Did any of us ever expect the re-emergence of hunger as a social reality in twenty-first century Britain?

Emma’s story of life in food poverty in Cambridge is typical of many:

“I am a single mum of three and have used food banks three times since November 2017. It felt really awful to be in that position; I went from a £30,000-a-year job in HR to ending up there in 6 months. Following my husband and I separating, he left me with a lot of debt and I couldn’t sustain living costs and childcare on my own so I had to give up my job and claim income support.
It’s really hard to go to the food bank when you are used to doing your own shopping and supporting yourself. The volunteers were really good and didn’t judge but I still got upset, and they were comforting. At the time, I hadn’t realised you’re limited to how many time you can use food banks per year and I found that concept quite bizarre. It’s there to help people when they are in need but you can’t dictate when and how many times they will be in need – everyone’s circumstances are different.”

Every story of food poverty is different, but every story is one story too many.  Yet with up to eight million households experiencing some level of ‘household food insecurity’ this is the painful truth for far too many people in communities the length and breadth of the UK.

As the Joseph Rowntree Foundation have painstakingly documented, we are now living in a decade of destitution, of squeezed incomes, rising living costs, and households trapped with rising levels of debt and little or no savings to fall back on, and in many cases literally nothing left in the cupboard.  This leaves families with little resilience against even the smallest shocks to their income.

According to research by the Social Market Foundation four in ten individuals with a household income of £10,000 or less, reported that groceries were a strain on finances. A quarter of individuals said that healthy and nutritious food was unaffordable in the UK.  One in ten said that they had cut back on their own level of food consumption so that others in their family (such as children) can eat.

However, food poverty in the UK is not fundamentally an issue of a shortage of food, but a shortage of income.  This fact has been extensively researched and documented in recent years, in various reports including from the All Party Parliamentary Group on Food Poverty/Feeding Britain and most recently the Childrens’ Future Food Inquiry which reported in April.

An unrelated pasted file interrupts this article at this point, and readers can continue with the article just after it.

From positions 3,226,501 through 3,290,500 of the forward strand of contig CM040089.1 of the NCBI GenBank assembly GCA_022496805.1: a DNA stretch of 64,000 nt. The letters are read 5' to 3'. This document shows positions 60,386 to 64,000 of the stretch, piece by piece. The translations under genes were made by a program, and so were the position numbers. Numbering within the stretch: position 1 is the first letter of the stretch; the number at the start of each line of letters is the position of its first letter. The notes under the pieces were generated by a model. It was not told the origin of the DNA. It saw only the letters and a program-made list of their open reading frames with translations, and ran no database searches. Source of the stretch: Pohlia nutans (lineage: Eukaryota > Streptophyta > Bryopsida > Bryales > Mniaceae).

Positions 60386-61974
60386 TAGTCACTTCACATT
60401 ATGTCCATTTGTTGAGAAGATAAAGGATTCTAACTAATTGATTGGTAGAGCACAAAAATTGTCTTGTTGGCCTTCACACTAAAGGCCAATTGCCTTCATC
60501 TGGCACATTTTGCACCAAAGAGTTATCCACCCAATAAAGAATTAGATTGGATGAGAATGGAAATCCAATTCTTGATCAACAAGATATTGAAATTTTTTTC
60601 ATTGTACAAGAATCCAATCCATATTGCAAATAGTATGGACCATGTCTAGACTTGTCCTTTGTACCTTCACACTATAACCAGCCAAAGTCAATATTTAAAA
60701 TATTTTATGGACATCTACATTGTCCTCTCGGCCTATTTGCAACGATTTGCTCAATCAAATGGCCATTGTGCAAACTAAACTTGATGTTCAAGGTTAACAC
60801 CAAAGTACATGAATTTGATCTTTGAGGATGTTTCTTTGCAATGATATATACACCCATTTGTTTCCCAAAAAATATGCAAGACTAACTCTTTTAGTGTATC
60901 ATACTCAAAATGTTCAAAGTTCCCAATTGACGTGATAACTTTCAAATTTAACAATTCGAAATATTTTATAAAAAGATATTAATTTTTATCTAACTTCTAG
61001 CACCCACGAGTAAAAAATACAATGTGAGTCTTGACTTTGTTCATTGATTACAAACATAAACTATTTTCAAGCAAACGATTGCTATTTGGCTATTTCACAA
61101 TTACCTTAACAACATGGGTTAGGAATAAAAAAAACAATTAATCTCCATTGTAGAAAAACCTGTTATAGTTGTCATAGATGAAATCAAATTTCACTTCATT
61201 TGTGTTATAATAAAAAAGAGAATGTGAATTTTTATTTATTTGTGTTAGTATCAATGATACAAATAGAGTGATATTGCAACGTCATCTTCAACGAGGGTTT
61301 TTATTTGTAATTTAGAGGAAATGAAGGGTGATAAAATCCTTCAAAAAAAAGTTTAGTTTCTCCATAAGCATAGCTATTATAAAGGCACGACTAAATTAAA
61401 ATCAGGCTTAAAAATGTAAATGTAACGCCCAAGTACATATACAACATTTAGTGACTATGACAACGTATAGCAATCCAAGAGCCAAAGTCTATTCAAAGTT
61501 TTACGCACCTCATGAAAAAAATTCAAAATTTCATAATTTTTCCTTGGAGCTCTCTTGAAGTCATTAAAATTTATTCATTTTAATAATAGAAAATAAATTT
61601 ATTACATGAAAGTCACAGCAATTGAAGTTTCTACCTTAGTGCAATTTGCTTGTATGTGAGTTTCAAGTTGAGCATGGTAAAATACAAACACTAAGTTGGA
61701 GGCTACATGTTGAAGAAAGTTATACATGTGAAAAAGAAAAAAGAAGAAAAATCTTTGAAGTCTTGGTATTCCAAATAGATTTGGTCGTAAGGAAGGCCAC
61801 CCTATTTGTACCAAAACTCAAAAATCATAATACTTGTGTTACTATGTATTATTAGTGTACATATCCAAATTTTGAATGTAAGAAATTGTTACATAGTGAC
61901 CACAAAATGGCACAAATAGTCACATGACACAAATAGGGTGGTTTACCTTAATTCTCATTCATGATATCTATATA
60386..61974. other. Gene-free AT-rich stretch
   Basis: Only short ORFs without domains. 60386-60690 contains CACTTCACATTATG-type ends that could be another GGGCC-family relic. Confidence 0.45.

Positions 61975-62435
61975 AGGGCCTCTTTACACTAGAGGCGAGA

The good news is that literally thousands of local faith and community groups have stepped up to the plate in recent years, not just through the estimated two thousand foodbanks across the UK, but a huge array of other community food projects, community cafes, growing schemes, social supermarkets and the like.  On one hand this demonstrates the immense power of local groups to act for the common good, but on other it highlights the increasing inability (or unwillingness) of the state to ensure access to the basic necessities of life.

This poses a key challenge for charities and local communities: Are we willing to accept that we can’t solve the problem of food poverty and hunger on our own?

It is clear that End Hunger UK’s vision of a UK in which everyone has access to good food and no one needs to go to bed hungry can only be realised if Government also steps up to the plate.  Only central Government has the power to mobilise the resources, policies and legislative power to end UK hunger.

The good news is that in signing up to the UN Sustainable Development Goals, the UK Government has already committed to achieving zero hunger in the UK by 2030.  But to deliver on this goal will require Government to develop a clear roadmap, coordinating the efforts of multiple Government departments, local councils, faith and community groups and many others.

The End Hunger UK campaign is therefore calling on the UK Government – and all political parties – to affirm their commitment to the goal of ending UK hunger by 2030 – and to developing a concrete plan to halve the numbers of people in household food insecurity by 2025 as a stepping stone towards this goal.   Most importantly, the plan will need to focus on tackling the underlying factors which are sweeping far too many households into household food insecurity in the first place.

Our task is to build the popular pressure and political will to make the goal of ending hunger in the UK a priority for politicians and parties from across the political spectrum.

In the sixth wealthiest country on the planet, that should not be too much to ask.

Niall Cooper is Director of Church Action on Poverty and chair of the End Hunger UK campaign.